The most obvious clue (to me) that my guitar needs to be restrung is that (oddly enough) it begins to “stay in tune” for several days. As odd as that sounds, I think there is some logic to it. That is, fresh strings are very “dynamic”. That is what gives them their special beautiful tonal quality when they are new. The longer they are on the guitar, the less they stretch daily… but in the process begin loosing loosing more and more of the dynamic properties they have when they are new.

    I love the tone of “Savarez New Cristal Corum” strings. This is what came on my Cordoba GK-Studio Negra. After trying a set of compatible D’Addario strings but quickly realized why Cordoba chose Savarez. There was simply no comparison on the sound,with Savarez coming out as the clear winner.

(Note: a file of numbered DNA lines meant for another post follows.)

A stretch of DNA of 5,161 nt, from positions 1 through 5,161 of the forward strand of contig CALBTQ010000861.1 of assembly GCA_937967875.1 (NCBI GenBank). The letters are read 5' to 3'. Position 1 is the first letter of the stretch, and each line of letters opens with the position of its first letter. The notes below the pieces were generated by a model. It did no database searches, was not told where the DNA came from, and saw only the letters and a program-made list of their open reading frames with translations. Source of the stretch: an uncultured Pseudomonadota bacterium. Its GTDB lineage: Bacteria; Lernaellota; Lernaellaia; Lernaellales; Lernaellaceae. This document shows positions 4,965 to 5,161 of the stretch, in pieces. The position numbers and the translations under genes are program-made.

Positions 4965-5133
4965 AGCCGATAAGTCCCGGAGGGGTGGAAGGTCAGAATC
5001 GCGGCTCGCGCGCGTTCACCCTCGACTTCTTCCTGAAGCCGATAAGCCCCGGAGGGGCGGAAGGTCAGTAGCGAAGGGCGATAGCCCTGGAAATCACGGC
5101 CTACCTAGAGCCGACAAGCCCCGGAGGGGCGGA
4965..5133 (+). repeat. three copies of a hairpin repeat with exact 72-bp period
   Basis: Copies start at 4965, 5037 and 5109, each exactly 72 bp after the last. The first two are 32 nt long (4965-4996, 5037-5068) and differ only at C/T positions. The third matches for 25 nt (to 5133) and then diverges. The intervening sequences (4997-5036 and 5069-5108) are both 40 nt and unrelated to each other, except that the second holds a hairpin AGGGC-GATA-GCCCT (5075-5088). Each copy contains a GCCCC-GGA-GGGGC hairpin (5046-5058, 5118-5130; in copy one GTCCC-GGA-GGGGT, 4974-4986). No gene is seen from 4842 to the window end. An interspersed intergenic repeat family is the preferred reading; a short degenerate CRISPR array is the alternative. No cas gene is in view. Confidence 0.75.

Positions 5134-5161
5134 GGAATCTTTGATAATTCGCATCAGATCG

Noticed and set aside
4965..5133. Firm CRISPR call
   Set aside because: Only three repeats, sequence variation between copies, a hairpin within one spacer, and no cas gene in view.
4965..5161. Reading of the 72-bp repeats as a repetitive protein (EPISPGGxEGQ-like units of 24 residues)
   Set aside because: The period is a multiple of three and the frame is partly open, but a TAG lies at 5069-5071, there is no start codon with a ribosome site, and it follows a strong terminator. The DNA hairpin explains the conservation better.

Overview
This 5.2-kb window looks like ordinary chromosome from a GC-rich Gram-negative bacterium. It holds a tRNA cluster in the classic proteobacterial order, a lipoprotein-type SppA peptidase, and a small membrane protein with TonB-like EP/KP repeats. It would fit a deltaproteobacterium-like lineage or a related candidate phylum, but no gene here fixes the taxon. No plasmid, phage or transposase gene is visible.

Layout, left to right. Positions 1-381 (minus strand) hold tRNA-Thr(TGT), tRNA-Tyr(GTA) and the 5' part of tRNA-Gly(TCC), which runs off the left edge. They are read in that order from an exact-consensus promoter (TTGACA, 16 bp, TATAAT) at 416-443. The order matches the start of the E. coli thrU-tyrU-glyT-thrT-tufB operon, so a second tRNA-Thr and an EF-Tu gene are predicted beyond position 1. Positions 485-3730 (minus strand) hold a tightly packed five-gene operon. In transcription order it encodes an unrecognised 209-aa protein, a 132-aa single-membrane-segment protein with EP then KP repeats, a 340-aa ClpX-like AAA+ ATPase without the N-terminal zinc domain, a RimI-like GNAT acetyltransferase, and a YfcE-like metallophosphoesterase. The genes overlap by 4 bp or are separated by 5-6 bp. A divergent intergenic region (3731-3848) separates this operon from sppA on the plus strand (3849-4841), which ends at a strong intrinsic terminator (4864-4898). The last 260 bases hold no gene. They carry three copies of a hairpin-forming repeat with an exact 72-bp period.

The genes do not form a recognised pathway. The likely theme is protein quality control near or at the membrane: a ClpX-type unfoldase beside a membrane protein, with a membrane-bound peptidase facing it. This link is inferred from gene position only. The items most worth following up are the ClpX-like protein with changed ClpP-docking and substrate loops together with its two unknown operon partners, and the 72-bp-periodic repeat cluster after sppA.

Of course, this is just one example on one guitar model… others’ mileages may vary.

    Were I “gigging regularly” I probably would change strings at least once a week. I noticed that your article points out that “touring professionals” change their strings once a day. That leads me to a question for you. I am wondering if their are any tips you can offer for breaking in (stretching out) a new set of strings VERY quickly (as one would need to do if changing strings daily.)

    It takes at least several hours after a string change for my guitar to be “playable” with the ability to make it through a full song without tuning up. Were I a touring professional and wanted fresh strings all the time, I only see two alternatives:
    1. As part of the routine after a professional engagement (dare I say “gig”) I would change the strings right at that moment in order to allow the strings to settle in before the next gig.
    2. As most (not all of course) jobs are in the evening, I would swap the strings as soon as I wake up in the morning before the gig.

    But if you have any “quick break-in tips” to share, I would appreciate it.